Like many delicious treats, mangoes have an upside and a downside. The upside is that tropical fruits are irresistibly tasty and packed with an array of vitamins and minerals. The downside is they contain high amounts of sugar and very little protein. This leaves many poultry owners wondering if it is safe for chickens to eat mango.
Chickens can eat mango, but fruit should never be more than 10% of their overall diet. Mangoes can be offered raw or as frozen slices. They can also consume the skin if it is washed to remove pesticides. Mango should be provided in moderation as it is a sugary fruit that can cause diarrhea.
If you want to add a bit of tropical variety to your chickens’ menu this summer, go right ahead. They love the sweet, juicy taste of mango just as much as humans, but there are a few details to remember.
Can Chickens Eat Mango?
Delicious, sweet, tropical mangoes are a tempting delicacy for everyone, and they can become a highly anticipated treat for your chicken flock. Chickens adore sweet fruit, and adding mangoes to their fruit offering is an excellent way of providing additional vitamins to their diet.
Mangoes are indigenous to regions of southern Asia, but this popular fruit is now widely cultivated in frost-free areas throughout the world. There are hundreds of mango cultivars, so not all fruits look exactly the same. They can be red, orange, green, or yellow.
No matter what variety of mangoes you have, your chickens will love them. All parts of the mango fruit, including the skin, are safe for chickens to consume. However, your chickens should never be fed the leaves if you have a mango tree. Mango leaves contain the compound mangiferin, which isn’t recommended as animal feed.
The best way to feed mangoes to poultry is in its fresh, mouthwateringly delicious form. Most chicken owners prefer to peel the sticky fruits, and your birds will enjoy pecking off chunks of the fibrous treat.
It is essential to remember that any fruit, including mangoes, should only form a small percentage of a chicken’s overall diet. Although they are able to eat a wide assortment of foods, the bulk of their diet should be in a dry form.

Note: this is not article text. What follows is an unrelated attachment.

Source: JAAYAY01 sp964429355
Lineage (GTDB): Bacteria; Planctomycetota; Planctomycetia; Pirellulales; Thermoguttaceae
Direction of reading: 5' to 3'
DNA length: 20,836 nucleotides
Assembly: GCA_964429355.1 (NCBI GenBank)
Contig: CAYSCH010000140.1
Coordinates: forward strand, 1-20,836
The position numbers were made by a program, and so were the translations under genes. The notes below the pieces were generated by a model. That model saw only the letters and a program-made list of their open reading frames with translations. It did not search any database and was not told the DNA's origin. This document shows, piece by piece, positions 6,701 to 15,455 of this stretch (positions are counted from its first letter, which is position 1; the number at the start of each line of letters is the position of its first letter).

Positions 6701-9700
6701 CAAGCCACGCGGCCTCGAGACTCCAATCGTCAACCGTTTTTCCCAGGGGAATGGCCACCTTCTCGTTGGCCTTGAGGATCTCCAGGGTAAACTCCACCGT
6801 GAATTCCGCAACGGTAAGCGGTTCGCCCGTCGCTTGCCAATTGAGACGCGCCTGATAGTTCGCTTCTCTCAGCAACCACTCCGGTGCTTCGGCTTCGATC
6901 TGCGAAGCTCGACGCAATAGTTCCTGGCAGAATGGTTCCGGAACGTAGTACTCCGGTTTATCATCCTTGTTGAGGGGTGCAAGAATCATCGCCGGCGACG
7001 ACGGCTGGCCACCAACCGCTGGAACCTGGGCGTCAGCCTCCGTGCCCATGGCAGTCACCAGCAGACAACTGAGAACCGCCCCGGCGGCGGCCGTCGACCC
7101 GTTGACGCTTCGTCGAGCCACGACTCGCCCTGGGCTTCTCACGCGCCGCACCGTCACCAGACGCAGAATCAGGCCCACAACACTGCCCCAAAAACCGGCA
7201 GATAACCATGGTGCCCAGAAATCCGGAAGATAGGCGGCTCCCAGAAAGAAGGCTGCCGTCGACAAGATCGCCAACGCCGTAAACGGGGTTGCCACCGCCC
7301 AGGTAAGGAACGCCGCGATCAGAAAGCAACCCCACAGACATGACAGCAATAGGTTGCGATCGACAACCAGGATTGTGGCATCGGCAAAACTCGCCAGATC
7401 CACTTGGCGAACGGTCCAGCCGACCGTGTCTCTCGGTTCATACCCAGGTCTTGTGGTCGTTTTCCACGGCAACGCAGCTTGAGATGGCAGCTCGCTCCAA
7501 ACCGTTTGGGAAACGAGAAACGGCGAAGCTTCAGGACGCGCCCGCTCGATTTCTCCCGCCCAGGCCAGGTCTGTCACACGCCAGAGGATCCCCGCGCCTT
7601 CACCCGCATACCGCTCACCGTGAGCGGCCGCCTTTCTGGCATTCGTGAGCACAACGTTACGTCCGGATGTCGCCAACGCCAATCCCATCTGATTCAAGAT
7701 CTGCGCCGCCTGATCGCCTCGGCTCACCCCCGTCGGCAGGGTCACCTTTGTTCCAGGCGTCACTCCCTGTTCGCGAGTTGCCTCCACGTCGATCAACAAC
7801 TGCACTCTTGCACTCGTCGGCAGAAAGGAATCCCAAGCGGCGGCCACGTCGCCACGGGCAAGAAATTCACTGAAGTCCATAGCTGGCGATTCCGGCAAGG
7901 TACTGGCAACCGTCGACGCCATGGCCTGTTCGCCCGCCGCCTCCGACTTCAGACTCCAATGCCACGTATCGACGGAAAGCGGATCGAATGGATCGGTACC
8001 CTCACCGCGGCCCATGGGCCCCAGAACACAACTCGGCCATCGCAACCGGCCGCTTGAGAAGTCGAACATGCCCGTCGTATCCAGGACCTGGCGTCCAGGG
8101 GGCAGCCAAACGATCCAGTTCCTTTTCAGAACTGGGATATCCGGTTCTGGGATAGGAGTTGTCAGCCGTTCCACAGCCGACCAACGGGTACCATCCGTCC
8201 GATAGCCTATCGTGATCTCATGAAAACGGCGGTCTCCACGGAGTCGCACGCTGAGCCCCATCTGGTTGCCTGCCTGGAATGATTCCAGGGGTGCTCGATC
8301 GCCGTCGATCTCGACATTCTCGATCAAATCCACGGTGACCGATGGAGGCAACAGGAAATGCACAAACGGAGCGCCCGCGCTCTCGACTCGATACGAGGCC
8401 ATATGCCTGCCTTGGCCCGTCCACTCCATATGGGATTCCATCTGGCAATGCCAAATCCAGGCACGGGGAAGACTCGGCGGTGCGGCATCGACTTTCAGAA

Fruits like mango should only be provided as an occasional treat in addition to their staple chicken feed and never as a feed on its own. Too much sugary, fiber-loaded, watery fruit can quickly result in gastrointestinal issues. So, keep mangoes for an occasional treat for your chickens, and save the rest for yourself.
Nutritional Benefits For Chickens To Eat Mango
Chickens love mangoes, and it isn’t only because of the delicious, sweet taste. Mangoes contain an array of vitamins that can be highly beneficial to the birds’ health, and they won’t waste any time tucking in if offered the tropical treat.
Fresh mangoes are one of the richest fruit sources of Vitamin C, which can be immensely beneficial to chickens. Studies have shown that adding Ascorbic Acid (Vitamin C) to feed helps poultry cope better with heat stress and has a positive effect on egg laying. During hot weather, providing your hens with a few ripe mangoes may be just what they need to beat the heat.
The table below gives a complete overview of the nutritional benefits of mangoes for chickens:
|Amount per 1 Cup
|Benefits to chickens
|Carbs provide chickens with the energy that they need. Most of the food intake should consist of carbohydrates.
|That may not sound like a lot, but one mango contains enough Vitamin C to provide 100% of a human’s daily recommended intake.
Vitamin C can give chickens the boost they need to cope during heat waves and boosts their immunity to fight against respiratory conditions.
|Mango is virtually fat-free.
|Unlike high-protein snacks like pecans, mango is relatively low in protein. Protein is responsible for growth and fast healing.
|Every bit of calcium counts for laying hens, as they need it to form strong shells.
|Although mangoes are loaded with goodness, they also contain two powerful antioxidants that specifically support good eye health.
|Various other beneficial elements, including Vit A, Iron, Magnesium, Phosphorus, Potassium Sodium, Zinc, Copper, and Manganese
The sweet taste of mango is because of its high sugar content, which is one of the main reasons this fruit should only be offered to chickens in small amounts. Each 100g serving of raw mango contains 23 grams of sugar. Considering that the juicy fruits are 81% water, too much syrupy mango can quickly result in a very messy chicken coop.
Can Chickens Eat Mango Flesh?
Mango flesh is the most ideal part of mangoes for humans and poultry. Even if given a whole washed mango with the skin on, chickens will make short work of the tough outer peel to get their beaks into the rich, delicious inside.
Because mango flesh can be fibrous, some people prefer to peel it, cut it free from the seed, and dice it into tiny pieces before offering it to their chickens. This is also an excellent way to serve it if the flock has a strong pecking order, as you can spread it out for all the birds.